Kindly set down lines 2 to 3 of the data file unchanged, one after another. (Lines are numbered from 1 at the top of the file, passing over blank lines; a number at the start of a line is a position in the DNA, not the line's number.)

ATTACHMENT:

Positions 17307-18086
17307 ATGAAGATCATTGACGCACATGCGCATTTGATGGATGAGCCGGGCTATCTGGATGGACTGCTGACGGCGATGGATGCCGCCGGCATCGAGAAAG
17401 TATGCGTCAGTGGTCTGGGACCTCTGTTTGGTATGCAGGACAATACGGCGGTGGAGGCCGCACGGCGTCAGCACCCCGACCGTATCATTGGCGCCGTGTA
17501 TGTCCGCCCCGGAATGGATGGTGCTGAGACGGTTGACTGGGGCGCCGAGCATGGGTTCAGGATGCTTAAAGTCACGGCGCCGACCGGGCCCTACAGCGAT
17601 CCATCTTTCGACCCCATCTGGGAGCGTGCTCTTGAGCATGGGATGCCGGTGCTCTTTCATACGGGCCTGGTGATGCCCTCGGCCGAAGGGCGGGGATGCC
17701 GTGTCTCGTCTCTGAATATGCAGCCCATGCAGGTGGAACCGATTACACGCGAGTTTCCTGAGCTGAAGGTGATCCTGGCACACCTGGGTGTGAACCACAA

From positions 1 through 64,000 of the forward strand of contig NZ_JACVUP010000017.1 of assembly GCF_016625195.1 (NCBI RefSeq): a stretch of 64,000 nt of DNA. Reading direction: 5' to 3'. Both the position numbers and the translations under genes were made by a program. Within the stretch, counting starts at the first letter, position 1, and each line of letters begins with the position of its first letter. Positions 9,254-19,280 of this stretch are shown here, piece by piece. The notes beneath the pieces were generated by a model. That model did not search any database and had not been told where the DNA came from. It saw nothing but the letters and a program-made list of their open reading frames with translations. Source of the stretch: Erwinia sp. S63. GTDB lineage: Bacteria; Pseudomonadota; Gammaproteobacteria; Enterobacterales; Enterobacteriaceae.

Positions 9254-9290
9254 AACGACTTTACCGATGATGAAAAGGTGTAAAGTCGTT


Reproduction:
17307 ATGAAGATCATTGACGCACATGCGCATTTGATGGATGAGCCGGGCTATCTGGATGGACTGCTGACGGCGATGGATGCCGCCGGCATCGAGAAAG
17401 TATGCGTCAGTGGTCTGGGACCTCTGTTTGGTATGCAGGACAATACGGCGGTGGAGGCCGCACGGCGTCAGCACCCCGACCGTATCATTGGCGCCGTGTA